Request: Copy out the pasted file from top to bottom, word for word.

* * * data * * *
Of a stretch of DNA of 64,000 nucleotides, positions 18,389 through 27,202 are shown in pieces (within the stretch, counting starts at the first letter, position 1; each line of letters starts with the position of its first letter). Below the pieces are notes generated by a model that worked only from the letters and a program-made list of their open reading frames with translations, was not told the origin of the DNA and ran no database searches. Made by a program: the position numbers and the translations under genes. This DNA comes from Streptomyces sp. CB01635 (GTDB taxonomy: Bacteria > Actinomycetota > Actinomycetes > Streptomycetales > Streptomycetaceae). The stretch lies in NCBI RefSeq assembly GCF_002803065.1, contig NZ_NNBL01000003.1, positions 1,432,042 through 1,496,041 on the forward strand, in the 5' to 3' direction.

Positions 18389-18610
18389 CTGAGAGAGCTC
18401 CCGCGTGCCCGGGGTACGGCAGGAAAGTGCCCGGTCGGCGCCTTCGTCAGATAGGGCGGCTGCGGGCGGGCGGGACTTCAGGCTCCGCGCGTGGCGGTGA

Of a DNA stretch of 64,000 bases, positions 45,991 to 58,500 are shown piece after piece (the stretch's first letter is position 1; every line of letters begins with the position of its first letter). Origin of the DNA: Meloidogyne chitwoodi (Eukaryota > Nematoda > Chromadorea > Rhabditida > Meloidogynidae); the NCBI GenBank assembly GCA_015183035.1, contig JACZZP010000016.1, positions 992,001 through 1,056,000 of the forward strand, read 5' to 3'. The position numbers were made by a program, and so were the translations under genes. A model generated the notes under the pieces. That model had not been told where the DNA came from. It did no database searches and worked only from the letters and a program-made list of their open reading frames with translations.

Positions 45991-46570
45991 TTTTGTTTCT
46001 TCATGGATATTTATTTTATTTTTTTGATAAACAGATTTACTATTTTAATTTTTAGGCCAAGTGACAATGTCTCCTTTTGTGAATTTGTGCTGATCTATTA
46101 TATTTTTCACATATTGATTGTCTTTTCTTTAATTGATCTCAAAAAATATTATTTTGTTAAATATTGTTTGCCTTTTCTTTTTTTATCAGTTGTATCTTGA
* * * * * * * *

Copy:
Of a stretch of DNA of 64,000 nucleotides, positions 18,389 through 27,202 are shown in pieces (within the stretch, counting starts at the first letter, position 1; each line of letters starts with the position of its first letter). Below the pieces are notes generated by a model that worked only from the letters and a program-made list of their open reading frames with translations, was not told the origin of the DNA and ran no database searches. Made by a program: the position numbers and the translations under genes. This DNA comes from Streptomyces sp. CB01635 (GTDB taxonomy: Bacteria > Actinomycetota > Actinomycetes > Streptomycetales > Streptomycetaceae). The stretch lies in NCBI RefSeq assembly GCF_002803065.1, contig NZ_NNBL01000003.1, positions 1,432,042 through 1,496,041 on the forward strand, in the 5' to 3' direction.

Positions 18389-18610
18389 CTGAGAGAGCTC
18401 CCGCGTGCCCGGGGTACGGCAGGAAAGTGCCCGGTCGGCGCCTTCGTCAGATAGGGCGGCTGCGGGCGGGCGGGACTTCAGGCTCCGCGCGTGGCGGTGA

Of a DNA stretch of 64,000 bases, positions 45,991 to 58,500 are shown piece after piece (the stretch's first letter is position 1; every line of letters begins with the position of its first letter). Origin of the DNA: Meloidogyne chitwoodi (Eukaryota > Nematoda > Chromadorea > Rhabditida > Meloidogynidae); the NCBI GenBank assembly GCA_015183035.1, contig JACZZP010000016.1, positions 992,001 through 1,056,000 of the forward strand, read 5' to 3'. The position numbers were made by a program, and so were the translations under genes. A model generated the notes under the pieces. That model had not been told where the DNA came from. It did no database searches and worked only from the letters and a program-made list of their open reading frames with translations.

Positions 45991-46570
45991 TTTTGTTTCT
46001 TCATGGATATTTATTTTATTTTTTTGATAAACAGATTTACTATTTTAATTTTTAGGCCAAGTGACAATGTCTCCTTTTGTGAATTTGTGCTGATCTATTA
46101 TATTTTTCACATATTGATTGTCTTTTCTTTAATTGATCTCAAAAAATATTATTTTGTTAAATATTGTTTGCCTTTTCTTTTTTTATCAGTTGTATCTTGA